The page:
Tsunamis - 7 of 6
Tsunamis FAQs - 6 Found
Three primary sources of information can be used to answer the question "Could It Happen Here? Tsunamis That Have Struck U.S. Coastlines": (1) tsunami catalogs of historical events, (2) the age of geologic deposits left by great earthquakes and tsunamis (see related Sound Waves article "Group Aims to Distinguish Tsunami Deposits from Large-Storm Deposits in the Geologic Record", and (3) computer simulations of tsunamis from potential great earthquakes and landslides around the world.
This FAQ focuses on the first source, historical information, taken mainly from the worldwide catalog of historical tsunamis maintained by NOAA's National Geophysical Data Center (NGDC). This catalog includes two types of measurements: runup observations from eyewitness accounts, and wave-height readings from tide-gauge stations, most often located in harbors. The term "runup" refers to the vertical height a wave reaches above sea level as it washes ashore, "wave height" to the vertical measurement of the wave before it reaches shore, and "inundation distance" to the horizontal distance a tsunami reaches landward from the shoreline.
Hawaii has a long recorded history of tsunamis—both "teletsunamis" (also called "far-field tsunamis") from earthquakes around the Pacific rim, and "local tsunamis" from earthquakes and landslides near Hawaii. The Pacific Disaster Center reports that tsunamis have accounted for more lost lives in Hawaii than the total of all other local disasters. In the 20th century, an estimated 221 people were killed by tsunamis on the islands of Hawaii. One of the largest and most devastating tsunamis that Hawaii has experienced was a teletsunami in 1946 from an earthquake along the Aleutian subduction zone. Runup heights reached a maximum of 33 to 55 ft and 159 people were killed. Damage was more than $26 million ($255 million in today's dollars). Other important teletsunamis include one from the 1960 magnitude 9.5 earthquake in southern Chile and one from the 1964 magnitude 9.2 earthquake in the Gulf of Alaska. The May 22, 1960, Chile earthquake generated a 35-ft-high wave, causing 61 deaths and $23 million damage (about $150 million in today's dollars). Hawaii has also been hit by local tsunamis, primarily from earthquakes and large-scale subsidence along the south flank of Kilauea.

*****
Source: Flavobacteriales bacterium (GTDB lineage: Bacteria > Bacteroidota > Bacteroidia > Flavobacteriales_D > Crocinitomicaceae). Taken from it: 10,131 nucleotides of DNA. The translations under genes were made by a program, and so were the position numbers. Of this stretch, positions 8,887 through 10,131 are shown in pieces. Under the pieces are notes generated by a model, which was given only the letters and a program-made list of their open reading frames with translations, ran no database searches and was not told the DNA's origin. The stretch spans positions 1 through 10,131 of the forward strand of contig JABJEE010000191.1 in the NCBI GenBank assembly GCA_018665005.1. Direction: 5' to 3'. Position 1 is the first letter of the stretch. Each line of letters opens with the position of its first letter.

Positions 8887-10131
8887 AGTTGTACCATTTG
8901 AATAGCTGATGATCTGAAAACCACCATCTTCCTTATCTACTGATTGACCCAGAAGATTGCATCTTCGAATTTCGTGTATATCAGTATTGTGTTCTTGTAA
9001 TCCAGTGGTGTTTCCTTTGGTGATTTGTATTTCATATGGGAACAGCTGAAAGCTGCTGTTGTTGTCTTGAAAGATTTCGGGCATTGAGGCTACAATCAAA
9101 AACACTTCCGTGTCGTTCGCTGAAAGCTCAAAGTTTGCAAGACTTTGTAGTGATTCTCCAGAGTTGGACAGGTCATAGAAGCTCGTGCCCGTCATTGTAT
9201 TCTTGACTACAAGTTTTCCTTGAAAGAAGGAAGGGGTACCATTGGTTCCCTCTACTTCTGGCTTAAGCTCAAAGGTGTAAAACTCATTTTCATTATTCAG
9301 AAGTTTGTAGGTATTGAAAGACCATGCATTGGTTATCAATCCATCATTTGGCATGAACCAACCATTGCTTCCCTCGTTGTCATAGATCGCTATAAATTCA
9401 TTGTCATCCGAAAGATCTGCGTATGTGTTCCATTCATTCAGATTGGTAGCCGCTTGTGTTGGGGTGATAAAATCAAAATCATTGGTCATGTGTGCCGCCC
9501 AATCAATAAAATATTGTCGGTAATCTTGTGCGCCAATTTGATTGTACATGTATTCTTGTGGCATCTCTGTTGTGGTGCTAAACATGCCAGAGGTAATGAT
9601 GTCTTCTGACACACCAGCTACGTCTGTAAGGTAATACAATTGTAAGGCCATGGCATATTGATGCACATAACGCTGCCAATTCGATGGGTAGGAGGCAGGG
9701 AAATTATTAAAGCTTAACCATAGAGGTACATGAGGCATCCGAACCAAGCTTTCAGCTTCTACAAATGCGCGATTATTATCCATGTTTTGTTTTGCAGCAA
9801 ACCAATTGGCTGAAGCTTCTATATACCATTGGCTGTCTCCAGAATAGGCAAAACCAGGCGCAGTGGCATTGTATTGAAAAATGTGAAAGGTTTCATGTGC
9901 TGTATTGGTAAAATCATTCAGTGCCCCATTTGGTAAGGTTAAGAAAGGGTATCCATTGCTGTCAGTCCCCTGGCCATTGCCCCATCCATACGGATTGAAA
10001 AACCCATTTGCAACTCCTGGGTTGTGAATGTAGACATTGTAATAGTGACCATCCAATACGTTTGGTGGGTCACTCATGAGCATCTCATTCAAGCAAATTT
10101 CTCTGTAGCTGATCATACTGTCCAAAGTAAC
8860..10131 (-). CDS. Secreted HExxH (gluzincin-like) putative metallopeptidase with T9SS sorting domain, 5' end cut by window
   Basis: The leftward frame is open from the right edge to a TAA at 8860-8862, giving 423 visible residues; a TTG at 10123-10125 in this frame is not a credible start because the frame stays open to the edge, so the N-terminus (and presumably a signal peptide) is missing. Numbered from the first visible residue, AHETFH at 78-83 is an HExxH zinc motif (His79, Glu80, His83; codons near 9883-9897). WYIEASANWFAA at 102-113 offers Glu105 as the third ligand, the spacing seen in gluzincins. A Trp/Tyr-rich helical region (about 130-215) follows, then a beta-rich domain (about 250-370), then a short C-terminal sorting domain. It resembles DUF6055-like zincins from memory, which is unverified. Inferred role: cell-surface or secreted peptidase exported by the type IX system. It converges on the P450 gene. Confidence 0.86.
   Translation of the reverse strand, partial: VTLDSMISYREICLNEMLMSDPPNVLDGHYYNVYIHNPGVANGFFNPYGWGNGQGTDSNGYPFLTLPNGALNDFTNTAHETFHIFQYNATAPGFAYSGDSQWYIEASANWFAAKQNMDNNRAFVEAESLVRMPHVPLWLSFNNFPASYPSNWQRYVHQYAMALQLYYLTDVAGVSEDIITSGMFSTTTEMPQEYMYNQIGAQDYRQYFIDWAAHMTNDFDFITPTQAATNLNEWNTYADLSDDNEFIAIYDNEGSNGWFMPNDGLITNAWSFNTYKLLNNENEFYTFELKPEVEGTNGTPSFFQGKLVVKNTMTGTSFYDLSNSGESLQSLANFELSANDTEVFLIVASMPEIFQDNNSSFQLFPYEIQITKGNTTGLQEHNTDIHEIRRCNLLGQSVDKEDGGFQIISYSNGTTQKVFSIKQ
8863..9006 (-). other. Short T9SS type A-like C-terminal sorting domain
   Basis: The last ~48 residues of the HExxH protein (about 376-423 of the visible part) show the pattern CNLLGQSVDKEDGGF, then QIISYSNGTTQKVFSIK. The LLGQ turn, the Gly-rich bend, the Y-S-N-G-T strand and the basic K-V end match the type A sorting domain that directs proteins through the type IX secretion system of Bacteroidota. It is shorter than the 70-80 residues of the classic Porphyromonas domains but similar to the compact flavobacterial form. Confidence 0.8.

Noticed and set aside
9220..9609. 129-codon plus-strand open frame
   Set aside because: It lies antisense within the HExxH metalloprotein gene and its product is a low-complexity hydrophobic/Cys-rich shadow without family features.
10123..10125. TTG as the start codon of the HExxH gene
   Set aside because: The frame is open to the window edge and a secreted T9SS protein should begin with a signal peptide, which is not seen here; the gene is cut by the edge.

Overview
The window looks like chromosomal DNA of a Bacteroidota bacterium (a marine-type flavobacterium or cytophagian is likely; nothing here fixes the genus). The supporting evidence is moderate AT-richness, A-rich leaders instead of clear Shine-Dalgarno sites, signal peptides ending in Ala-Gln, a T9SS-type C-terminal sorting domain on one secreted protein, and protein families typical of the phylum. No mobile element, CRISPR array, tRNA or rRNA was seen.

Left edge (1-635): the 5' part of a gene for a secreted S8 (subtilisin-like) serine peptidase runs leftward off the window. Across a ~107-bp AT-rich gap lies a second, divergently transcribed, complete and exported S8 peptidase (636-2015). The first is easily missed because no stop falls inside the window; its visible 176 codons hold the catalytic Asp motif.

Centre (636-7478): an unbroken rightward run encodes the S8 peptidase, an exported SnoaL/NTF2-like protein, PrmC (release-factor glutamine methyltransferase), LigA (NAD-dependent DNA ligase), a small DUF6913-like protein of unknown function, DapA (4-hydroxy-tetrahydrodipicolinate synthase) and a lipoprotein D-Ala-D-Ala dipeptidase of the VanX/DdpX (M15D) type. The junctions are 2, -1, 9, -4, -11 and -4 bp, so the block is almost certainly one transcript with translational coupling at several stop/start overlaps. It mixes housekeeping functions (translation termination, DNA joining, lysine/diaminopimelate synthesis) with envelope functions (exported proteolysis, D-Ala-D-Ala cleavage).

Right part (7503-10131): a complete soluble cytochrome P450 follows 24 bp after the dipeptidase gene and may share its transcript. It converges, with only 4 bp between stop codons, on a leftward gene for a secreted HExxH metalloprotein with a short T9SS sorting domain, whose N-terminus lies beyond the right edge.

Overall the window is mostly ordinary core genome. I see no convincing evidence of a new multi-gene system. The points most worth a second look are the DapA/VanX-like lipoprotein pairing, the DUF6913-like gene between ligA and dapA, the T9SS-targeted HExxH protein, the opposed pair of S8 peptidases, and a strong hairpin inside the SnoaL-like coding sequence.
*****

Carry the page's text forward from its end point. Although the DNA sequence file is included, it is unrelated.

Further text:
Because Alaska, including the Aleutian Islands, is bordered on the south by a major subduction zone capable of generating large earthquakes, Alaska has sustained many damaging tsunamis. By far, the one that stands out is the tsunami generated by the 1964 magnitude 9.2 earthquake in the Gulf of Alaska. Not only was a Pacific-wide tsunami generated by this great earthquake, but landslides in coastal fiords, such as Port Valdez, also generated localized, extremely damaging waves. The 1964 tsunami caused damage and loss of life across the Pacific. The West Coast & Alaska Tsunami Warning Center in Palmer, AK, indicates that the 1964 tsunami was the most disastrous tsunami to hit the U.S. west coast, causing many fatalities and financial losses.
U.S. West Coast